Welcome to a/symmetric, our weekly newsletter. Each week, we bring you news and analysis on the global industrial contest, where production is power and competition is (often) asymmetric. 

This week:

  • The world’s largest air-con maker turns to next-gen chips: Gree’s new SiC wafer plant underlines the importance of compound semiconductors in China’s chip strategy.
  • Weekly Links Round-Up: EU’s guncotton shortage, defense tech investment in Europe, slashed internet cables under the Red Sea, keypad lock vulnerabilities, and asymmetries in shipbuilding.

An air-con maker turns to next-gen chips

Gree, the world’s largest manufacturer of air conditioners, is jumping into the business of making next-generation semiconductors.

The Chinese state-owned electrical appliances giant announced last week that its new silicon carbide (SiC) wafer plant in Guangdong province will begin production in June. Eventually it’s set to churn out 240,000 six-inch SiC wafers a year, and, alongside another production line for sealing and testing, “help China’s semiconductor industry to achieve full, independent and control,” according to Chinese media reports. That’s the goal, anyway.

Gree’s semiconductor endeavors aren’t entirely new. It already has a chip-designing subsidiary, a minority stake in compound semiconductor firm Sanan Optoelectronics, and a small stake in Chinese smartphone contract manufacturer Wingtech (which owns the Netherlands-headquartered chip maker Nexperia).

Compound interest

Gree’s push into compound semiconductors—which, unlike single-element silicon-based chips, use two or more elements, and promise greater efficiency and performance—is particularly interesting given their prioritization in China’s industrial strategy.

Beijing’s 14th Five Year Plan identifies SiC, gallium nitride (GaN), and other wide-bandgap semiconductors as key emerging fields to invest in. This focus stems in part from next-generation chips being seen as having the potential to reshape current competitive dynamics and allow the country to leapfrog over incumbent leaders, “shake off China’s passive situation in integrated circuits, and achieve chip technology catch-up and development.”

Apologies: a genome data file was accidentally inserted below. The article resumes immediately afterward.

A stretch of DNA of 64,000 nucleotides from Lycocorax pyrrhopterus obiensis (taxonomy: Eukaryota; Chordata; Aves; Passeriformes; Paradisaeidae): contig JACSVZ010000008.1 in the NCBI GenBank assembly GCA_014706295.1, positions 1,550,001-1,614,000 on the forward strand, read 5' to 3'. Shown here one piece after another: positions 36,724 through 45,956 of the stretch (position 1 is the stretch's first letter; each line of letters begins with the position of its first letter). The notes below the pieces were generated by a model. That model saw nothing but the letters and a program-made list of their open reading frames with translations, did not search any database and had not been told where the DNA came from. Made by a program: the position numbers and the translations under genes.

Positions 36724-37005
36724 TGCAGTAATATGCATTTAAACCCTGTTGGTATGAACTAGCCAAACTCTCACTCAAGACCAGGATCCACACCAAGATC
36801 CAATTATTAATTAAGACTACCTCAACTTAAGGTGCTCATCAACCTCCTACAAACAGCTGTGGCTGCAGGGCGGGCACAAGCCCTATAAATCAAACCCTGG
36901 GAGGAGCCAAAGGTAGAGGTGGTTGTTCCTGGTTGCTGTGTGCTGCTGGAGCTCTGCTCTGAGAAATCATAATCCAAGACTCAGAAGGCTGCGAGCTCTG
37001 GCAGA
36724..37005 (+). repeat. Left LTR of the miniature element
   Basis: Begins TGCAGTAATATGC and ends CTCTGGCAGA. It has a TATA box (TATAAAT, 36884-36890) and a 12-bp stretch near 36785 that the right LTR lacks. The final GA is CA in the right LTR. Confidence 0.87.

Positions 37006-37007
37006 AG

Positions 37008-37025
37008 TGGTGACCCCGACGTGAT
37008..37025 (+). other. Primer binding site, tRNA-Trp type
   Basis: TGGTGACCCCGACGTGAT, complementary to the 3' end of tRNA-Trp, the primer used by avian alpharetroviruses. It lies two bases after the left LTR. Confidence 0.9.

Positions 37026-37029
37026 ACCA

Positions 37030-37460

Meanwhile, Bloomberg reports this week that the Chinese government is urging domestic carmakers to sharply increase their sourcing from local automotive chipmakers. Car firms are taking heed: a foreign bidder recently failed to win a contract from a major domestic car brand despite offering a price estimated to be 30% lower than the eventual winner, according to Bloomberg.

Beijing’s latest directive will likely give China’s compound semiconductor players a big boost: in 2022, electric vehicles accounted for 65% of SiC and GaN power electronics semiconductors usage in China, according to industry data.

Export restrictions workaround

All this matters because while the US focuses much of its efforts on restricting Chinese access to advanced chips and chipmaking equipment, China is simultaneously investing heavily in domestic capacity in both legacy domains and emerging fields like compound and optical semiconductors.

Whether Gree’s compound semiconductor bet will pay off is an open question. But it does point to the emergent role of SiC in China’s semiconductor strategy—particularly as it works to ramp up investment at home and push back against foreign restrictions.

As Doug O’Laughlin of Fabricated Knowledge writes: “SiC is different because every single tool is not banned from use. China will climb this expertise curve a lot quicker than Western companies appreciate.”

Weekly Links Round-Up

️ Europe’s gunpowder shortage… Earlier this month, EU industry chief Thierry Breton said the bloc was struggling to find enough raw materials to make gunpowder, in turn hindering artillery shell production. One such material is guncotton, for which Europe is heavily dependent on China. Chinese media picked up on the comment, noting that China accounts for 70% of global guncotton, also known as nitrocellulose—and that Xinjiang is a key node of production. (AFP, 36Kr)

️ …and defense tech hesitation. While public money from the EU and NATO are flowing to companies working on dual-use technology, the continent’s investors have been more reticent due to ethical concerns around directing capital towards weapons. (Sifted)

Untangling submarine communications cables.  Kevin Xu at Interconnected takes a detailed look at the companies and countries involved in the four undersea data center cables recently slashed by Yemen’s Houthi rebels. He dug up two statements from a Hong Kong broadband provider, in which the company explains steps it took to reroute affected traffic—including through mainland China.  (Interconnected)

China dominates global shipbuilding, while the US now produces less than 1% of commercial vessels worldwide. “The resulting asymmetry comes with both commercial and military concerns for the US,” writes Rana Foroohar. Following the US Steelworkers’ filing of a petition this week requesting a probe into China’s unfair trade practices in shipbuilding and maritime logistics, the US government now has till late April to respond. (FT)

Lock vulnerabilities. Two major manufacturers of keypad locks have been accused of putting backdoors in their products by allowing the use of reset codes by third parties to bypass locks without the owner’s consent—a major but little-kown security risk. The two companies are China-based Securam and US-based Sargent and Greenleaf. (404 Media)

(Photo by Khara Woods on Unsplash)